Angiotensin (Ang)—a peptide that is part of the renin-angiotensin system-induces vasoconstriction and a subsequent increase in blood pressure; Ang peptides, especially AngII, can also act as potent pro-inflammatory mediators. Platelet-activating factor (PAF) is a potent phospholipid mediator that is implicated in many inflammatory diseases. In this study, we investigated the effects of Ang peptides (AngII, AngIII, and AngIV) on PAF-induced inflammatory activity. In experiments using a rat hind-paw oedema model, AngII markedly and dose-dependently attenuated the paw oedema induced by PAF. The inhibitory effects of AngIII and AngIV on PAF-induced paw oedema were lower than that of AngII. Two Ang receptors, the AT1 and AT2 receptors, did not affect the AngII-mediated attenuation of PAF-induced paw oedema. Moreover, intrinsic tyrosine fluorescence studies demonstrated that AngII, AngIII, and AngIV interact with PAF, and that their affinities were closely correlated with their inhibitory effects on PAF-induced rat paw oedema. Also, AngII interacted with metabolite/precursor of PAF (lyso-PAF), and an oxidized phospholipid, 1-palmitoyl-2-(5′-oxo-valeroyl)-sn-glycero-3-phosphocholine (POVPC), which bears a marked structural resemblance to PAF. Furthermore, POVPC dose-dependently inhibited AngII-mediated attenuation of PAF-induced paw oedema. These results suggest that Ang peptides can attenuate PAF-induced inflammatory activity through binding to PAF and lyso-PAF in rats. Therefore, Ang peptides may be closely involved in the regulation of many inflammatory diseases caused by PAF.
Keywords: Angiotensin peptide; Platelet-activating factor; Interaction; Inflammation; Oxidized phospholipid;
Signaling pathways of a structural analogue of apelin-12 involved in myocardial protection against ischemia/reperfusion injury by Oleg I. Pisarenko; Valentin S. Shulzhenko; Irina M. Studneva; Larisa I. Serebryakova; Yulia A. Pelogeykina; Oxana M. Veselova (67-76).
Exogenously administered chemically modified apelin-12 (MA) has been shown to exhibit protective effects in myocardial ischemia/reperfusion (I/R) injury. They include reduction of ROS formation, cell death and cardiometabolic abnormalities. The aim of the present study was to explore the role of the underlying signaling mechanisms involved in cardioprotection afforded by MA. Isolated perfused working rat hearts subjected to global ischemia and anaesthetized rats in vivo exposed to LAD coronary artery occlusion were used. Myocardial infarct size, cell membrane damage, cardiac dysfunction and metabolic state of the heart were used as indices of I/R injury at the end of reperfusion. Administration of specific inhibitors of MEK1/2, PI3K, NO synthase (NOS) or the mitochondrial ATP-sensitive K+ (mito KATP) channels (UO126, LY294002, L-NAME or 5-hydroxydecanoate, respectively) reduced protective efficacy of MA in both models of I/R injury. This was evidenced by abrogation of infarct size limitation, deterioration of cardiac function recovery, and attenuation of metabolic restoration and sarcolemmal integrity. An enhancement of functional and metabolic recovery in isolated reperfused hearts treated with MA was suppressed by U-73122, chelerythrine, amiloride or KB-R7943 (inhibitors of phospholipase С (PLC), protein kinase C (PKC), Na+/H+ or Na+/Ca2+ exchange, respectively). Additionally, co-infusion of MA with amiloride or L-NAME reduced the integrity of cell membranes at early reperfusion compared with the effect of peptide alone. In conclusion, cardioprotection with MA is mediated by signaling via PLC and survival kinases, PKC, PI3K, and MEK1/2, with activation of downstream targets, NOS and mito KATP channels, and the sarcolemmal Na+/H+ and Na+/Ca2+ exchangers.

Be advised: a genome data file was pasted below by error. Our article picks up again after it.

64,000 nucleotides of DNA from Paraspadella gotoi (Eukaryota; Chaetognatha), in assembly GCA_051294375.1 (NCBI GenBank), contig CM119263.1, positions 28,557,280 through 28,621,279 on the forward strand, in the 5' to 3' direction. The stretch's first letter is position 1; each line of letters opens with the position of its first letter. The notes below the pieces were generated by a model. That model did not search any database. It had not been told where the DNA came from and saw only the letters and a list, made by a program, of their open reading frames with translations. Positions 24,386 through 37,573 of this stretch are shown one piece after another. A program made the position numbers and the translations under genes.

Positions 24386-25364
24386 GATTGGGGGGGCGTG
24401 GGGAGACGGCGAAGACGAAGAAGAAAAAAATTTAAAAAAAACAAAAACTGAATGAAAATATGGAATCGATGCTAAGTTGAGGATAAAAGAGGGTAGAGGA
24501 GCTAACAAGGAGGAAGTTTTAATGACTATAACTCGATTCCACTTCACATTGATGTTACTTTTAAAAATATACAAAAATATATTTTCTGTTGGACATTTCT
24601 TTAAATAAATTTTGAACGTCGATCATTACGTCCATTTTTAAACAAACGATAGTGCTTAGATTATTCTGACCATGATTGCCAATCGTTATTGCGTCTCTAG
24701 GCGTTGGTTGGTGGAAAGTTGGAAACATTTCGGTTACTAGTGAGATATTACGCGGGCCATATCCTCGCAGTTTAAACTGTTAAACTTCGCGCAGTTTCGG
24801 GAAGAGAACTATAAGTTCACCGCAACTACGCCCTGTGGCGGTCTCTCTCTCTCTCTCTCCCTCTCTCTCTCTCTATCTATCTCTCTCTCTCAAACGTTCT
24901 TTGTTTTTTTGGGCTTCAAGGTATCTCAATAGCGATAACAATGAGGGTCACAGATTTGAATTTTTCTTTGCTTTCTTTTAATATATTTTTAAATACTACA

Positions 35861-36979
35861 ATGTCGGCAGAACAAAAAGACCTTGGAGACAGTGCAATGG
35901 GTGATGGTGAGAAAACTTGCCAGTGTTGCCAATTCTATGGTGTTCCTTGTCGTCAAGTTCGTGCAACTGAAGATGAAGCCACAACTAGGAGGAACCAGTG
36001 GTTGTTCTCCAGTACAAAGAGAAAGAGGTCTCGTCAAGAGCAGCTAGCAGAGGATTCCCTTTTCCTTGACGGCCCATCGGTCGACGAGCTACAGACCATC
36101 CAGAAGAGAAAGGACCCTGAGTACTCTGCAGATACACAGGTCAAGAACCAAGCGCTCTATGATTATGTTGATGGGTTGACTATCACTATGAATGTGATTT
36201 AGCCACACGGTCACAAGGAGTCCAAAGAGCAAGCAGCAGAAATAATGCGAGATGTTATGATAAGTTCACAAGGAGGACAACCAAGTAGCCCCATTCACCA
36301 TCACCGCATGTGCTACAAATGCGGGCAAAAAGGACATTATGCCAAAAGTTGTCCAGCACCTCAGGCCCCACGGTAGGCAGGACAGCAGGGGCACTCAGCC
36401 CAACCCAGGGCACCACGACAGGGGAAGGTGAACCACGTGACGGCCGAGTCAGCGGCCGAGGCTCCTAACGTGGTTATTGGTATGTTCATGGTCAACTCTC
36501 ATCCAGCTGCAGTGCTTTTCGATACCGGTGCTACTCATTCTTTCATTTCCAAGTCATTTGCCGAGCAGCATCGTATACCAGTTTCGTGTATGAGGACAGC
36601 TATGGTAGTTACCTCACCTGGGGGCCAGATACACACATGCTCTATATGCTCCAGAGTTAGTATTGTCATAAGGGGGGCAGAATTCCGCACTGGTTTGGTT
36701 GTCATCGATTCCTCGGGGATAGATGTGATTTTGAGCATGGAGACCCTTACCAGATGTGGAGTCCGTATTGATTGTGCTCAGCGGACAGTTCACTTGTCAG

Keywords: Structural analogue of apelin-12; Signal transduction; Ischemia/reperfusion injury; Cardioprotection;
Ghrelin ameliorates impaired angiogenesis of ischemic myocardium through GHSR1a-mediated AMPK/eNOS signal pathway in diabetic rats by Li Wang; Qingwei Chen; Guiqiong Li; Dazhi Ke (77-87).
Ghrelin, an endogenous ligand of the growth hormone secretagogue receptor (GHSR), has been found to stimulate angiogenesis in vivo and in vitro. However, the effect and the corresponding mechanisms of ghrelin on impaired myocardial angiogenesis in diabetic and myocardial infarction (MI) rat model are still unknown.In the present study, adult SD rats were randomly divided into 4 groups: control, DM, DM + ghrelin, DM + ghrelin + [D-Lys3]-GHRP-6 groups. DM was induced by streptozotocin (STZ) 60 mg/kg body weight. 12 weeks post STZ injection all groups were subjected to MI, which was induced by ligation left anterior descending artery (LAD). Ghrelin and [D-Lys3]-GHRP-6 were administered via intraperitoneal injection at the doses 200 μg/kg and 50 mg/kg for 4 weeks, respectively. Left ventricular function, microvascular density (MVD), myocardial infarct size, the expression of hypoxia-inducible factor (HIF1α), vascular endothelial growth factor (VEGF), fetal liver kinase-1 (Flk-1) and fms-like tyrosine kinase-1 (Flt-1), AMPK and endothelial nitric oxide synthase (eNOS) phosphorylation were examined.Compared with the DM group, left ventricular ejection fraction (LVEF), fractional shortening (FS), and MVD were increased, whereas myocardial infarct size decreased remarkably in DM + ghrelin group. For the mechanism study, we found that ghrelin promoted the HIF1α, VEGF, Flk-1 and Flt-1 expression, AMPK and eNOS phosphorylation in diabetic rats. However, the above biochemical events in ghrelin treated diabetic rats were completely inhibited by GHSR-1a blocker [D-Lys3]-GHRP-6.These results suggest that administration of ghrelin ameliorates impaired angiogenesis in diabetic MI rats. And these beneficial effects derive from regulating GHSR1a-mediated AMPK/eNOS signal pathway by upregulating of HIF1α, VEGF and its receptors Flk-1, Flt-1 expressions.